Monday, April 23, 2007

The Best and the Brightest

David Halberstam died yesterday. I am currently reading his outstanding book, 'The Best and the Brightest' which is a extraordinary series of portraits of the men who made up the Kennedy administration, and who led us in to Vietnam. I discovered from the New York Times that he lived in the Bay Area and died in an auto accident in Menlo Park.

He wrote of people who were so close to greatness, but created tragedy. I'm fascinated at how this small tragedy has revealed to me how close to this great author I was, and never even realized it.

His book has one core message, which applies to startups as much as politics: Don't waste your opportunity to make a difference by being arrogant, narrow-minded, or dogmatic about reality. Adjust and thrive. Deny and die. Even the best and the brightest can blow it.

Wednesday, April 18, 2007

Negotiating for Minority Rights with Car Bombs

It's a horrific scene, and an even more horrific number of deaths. No, not in Virginia -- in Baghdad. Again. 115 die in a single gigantic explosion.

This is really quite simple, and it's based on the diffusion of technology, in the form of high explosives. The Sunnis are a minority in Iraq, and to make their position even worse, they're the deposed former nasty overlords and oppressors of the Shiites. The Shiites are, not surprisingly, highly enthusiastic about massacring the Sunnis as soon as the Americans get out of the way.

But wait, say the Sunnis. You may massacre us -- there's frankly not much we can do to prevent it, since you've got lots of guns and explosives of your own, plus control of government and an advantage of numbers -- but we're certainly not going to go quietly, and you're not going to get anything like peace. In fact, you'll get fear and chaos and random death which will make any massacre-based future social order carry the distinct and unpleasant taste of spoiled victory. We'll mostly be dead, but we'll keep blowing you up, too.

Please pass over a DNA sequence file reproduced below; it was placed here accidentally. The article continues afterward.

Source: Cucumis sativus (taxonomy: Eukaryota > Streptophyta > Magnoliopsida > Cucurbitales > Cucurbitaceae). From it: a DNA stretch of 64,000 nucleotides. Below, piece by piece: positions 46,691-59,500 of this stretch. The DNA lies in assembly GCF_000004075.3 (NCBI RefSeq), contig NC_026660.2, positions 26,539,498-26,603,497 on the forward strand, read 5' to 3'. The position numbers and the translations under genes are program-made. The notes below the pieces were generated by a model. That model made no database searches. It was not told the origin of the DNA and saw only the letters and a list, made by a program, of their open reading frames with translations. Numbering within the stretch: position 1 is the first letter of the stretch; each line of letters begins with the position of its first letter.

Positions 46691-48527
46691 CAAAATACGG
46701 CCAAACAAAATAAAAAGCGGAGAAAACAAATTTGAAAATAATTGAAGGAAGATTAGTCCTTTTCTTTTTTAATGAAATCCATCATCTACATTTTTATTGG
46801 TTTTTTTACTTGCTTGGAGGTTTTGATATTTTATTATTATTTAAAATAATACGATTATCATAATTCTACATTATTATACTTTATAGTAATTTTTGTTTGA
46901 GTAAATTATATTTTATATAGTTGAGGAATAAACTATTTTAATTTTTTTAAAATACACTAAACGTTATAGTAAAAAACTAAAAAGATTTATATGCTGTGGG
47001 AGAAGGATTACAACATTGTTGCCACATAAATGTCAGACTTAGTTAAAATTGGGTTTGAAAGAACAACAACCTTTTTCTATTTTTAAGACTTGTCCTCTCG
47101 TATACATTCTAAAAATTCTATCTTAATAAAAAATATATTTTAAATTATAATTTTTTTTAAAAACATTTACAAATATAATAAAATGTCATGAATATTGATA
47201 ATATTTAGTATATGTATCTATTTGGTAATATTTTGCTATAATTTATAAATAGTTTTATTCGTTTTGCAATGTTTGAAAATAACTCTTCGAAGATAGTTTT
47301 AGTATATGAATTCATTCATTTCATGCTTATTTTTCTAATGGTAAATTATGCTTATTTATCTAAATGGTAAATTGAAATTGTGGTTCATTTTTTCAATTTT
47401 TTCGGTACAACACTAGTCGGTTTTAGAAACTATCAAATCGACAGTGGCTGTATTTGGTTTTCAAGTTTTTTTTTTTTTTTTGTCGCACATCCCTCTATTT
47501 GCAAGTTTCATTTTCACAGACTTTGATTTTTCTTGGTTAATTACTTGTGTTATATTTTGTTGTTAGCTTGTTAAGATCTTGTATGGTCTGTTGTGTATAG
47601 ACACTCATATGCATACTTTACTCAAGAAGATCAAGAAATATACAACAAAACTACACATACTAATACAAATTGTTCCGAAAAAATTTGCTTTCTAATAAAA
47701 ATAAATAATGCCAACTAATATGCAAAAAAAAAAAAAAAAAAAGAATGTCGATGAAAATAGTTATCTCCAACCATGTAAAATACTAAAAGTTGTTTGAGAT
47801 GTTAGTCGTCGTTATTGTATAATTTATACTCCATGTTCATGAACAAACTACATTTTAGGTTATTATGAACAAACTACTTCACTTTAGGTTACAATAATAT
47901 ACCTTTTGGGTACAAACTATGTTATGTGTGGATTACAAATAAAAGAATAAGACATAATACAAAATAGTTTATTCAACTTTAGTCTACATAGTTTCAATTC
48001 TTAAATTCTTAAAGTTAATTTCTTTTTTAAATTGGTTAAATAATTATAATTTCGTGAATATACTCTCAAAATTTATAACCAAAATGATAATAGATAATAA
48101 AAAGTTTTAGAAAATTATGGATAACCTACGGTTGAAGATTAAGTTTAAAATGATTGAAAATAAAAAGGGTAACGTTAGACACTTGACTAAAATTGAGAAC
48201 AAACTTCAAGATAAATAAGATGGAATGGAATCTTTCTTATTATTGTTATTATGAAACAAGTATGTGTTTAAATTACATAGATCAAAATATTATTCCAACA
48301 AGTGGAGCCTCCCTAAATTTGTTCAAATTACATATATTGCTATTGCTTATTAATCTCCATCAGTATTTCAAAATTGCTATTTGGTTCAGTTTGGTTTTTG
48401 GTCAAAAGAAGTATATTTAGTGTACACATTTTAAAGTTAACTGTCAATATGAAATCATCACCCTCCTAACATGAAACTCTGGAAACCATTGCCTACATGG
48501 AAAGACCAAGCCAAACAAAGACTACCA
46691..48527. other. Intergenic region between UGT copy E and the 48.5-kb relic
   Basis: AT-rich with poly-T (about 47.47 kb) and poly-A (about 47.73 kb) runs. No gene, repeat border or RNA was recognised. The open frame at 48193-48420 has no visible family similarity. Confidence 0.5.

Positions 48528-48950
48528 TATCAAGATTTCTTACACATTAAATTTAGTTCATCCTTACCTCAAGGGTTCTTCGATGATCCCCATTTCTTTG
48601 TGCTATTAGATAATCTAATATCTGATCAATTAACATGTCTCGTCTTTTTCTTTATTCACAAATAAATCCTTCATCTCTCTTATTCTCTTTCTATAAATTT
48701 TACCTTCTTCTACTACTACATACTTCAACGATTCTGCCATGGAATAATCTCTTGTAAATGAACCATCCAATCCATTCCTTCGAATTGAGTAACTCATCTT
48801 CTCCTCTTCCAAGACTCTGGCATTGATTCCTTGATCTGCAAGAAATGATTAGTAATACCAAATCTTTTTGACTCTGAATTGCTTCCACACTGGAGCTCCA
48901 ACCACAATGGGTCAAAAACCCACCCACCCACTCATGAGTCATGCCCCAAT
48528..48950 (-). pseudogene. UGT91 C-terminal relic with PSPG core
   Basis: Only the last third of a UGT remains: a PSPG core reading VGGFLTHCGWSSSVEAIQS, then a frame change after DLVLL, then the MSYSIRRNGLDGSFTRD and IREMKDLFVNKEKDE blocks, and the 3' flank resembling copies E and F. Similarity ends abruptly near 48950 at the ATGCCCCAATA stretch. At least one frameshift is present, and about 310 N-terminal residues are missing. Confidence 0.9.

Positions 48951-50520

So let's negotiate about this whole massacre thing, OK?

That's why 115 people just died in a single gigantic explosion in Baghdad today. To send a simple message -- "Let's talk."

Iraq is very far gone, and it's almost entirely due to widespread availability of guns and high explosives, which make conversations like this quite a bit more percussive and destructive than they otherwise would be. So what do the gun nuts recommend for our society? More of that recipe, please!

Saturday, April 14, 2007

Product Review: Moka Junior Express Coffee Maker

I've now raved about this little coffee maker to a couple of people, so I'm writing a review that I can point everyone to instead of repeating myself. This is a stove-top coffee maker that looks (and works) a lot like those little camping espresso makers you saw back in college:


It takes about a cup of water and about two scoops of coffee. The water steams up through the grounds as you heat it on the stove, and the results are dark, rich, and utterly fabulous. It's coffee that is halfway to espresso - I cut it about 50/50 with milk -- and the taste is out of this world. For $20 at Target or Amazon, it's a real winner.

The back story on this is interesting: My friends Matt and Jen swear by this coffee maker, and have been using it (and its larger sibling) for years. They bought me one about three years ago, and somehow I never got around to using it -- force of habit with the drip coffee maker, I guess. We have a friend, Ophelia, who travels lightly through life -- she's biked across the U.S., and is currently camping out in the Bay Area post grad school at M.I.T. When she recently showed up to stay with us, carting her approximately 40 pounds of worldly possessions, lo and behold, a Moka had made the cut. After she made me some coffee from it (which Matt and Jen did years ago -- mea culpa, guys, I was young and foolish!) I was hooked. I dusted their old gift off and have been avidly using it ever since. I now plot how to get a first cup of Moka coffee in me before I head to the office -- a real behavioral change. For the cost of three drinks at Starbucks, you've gotta try it.

Sunday, April 01, 2007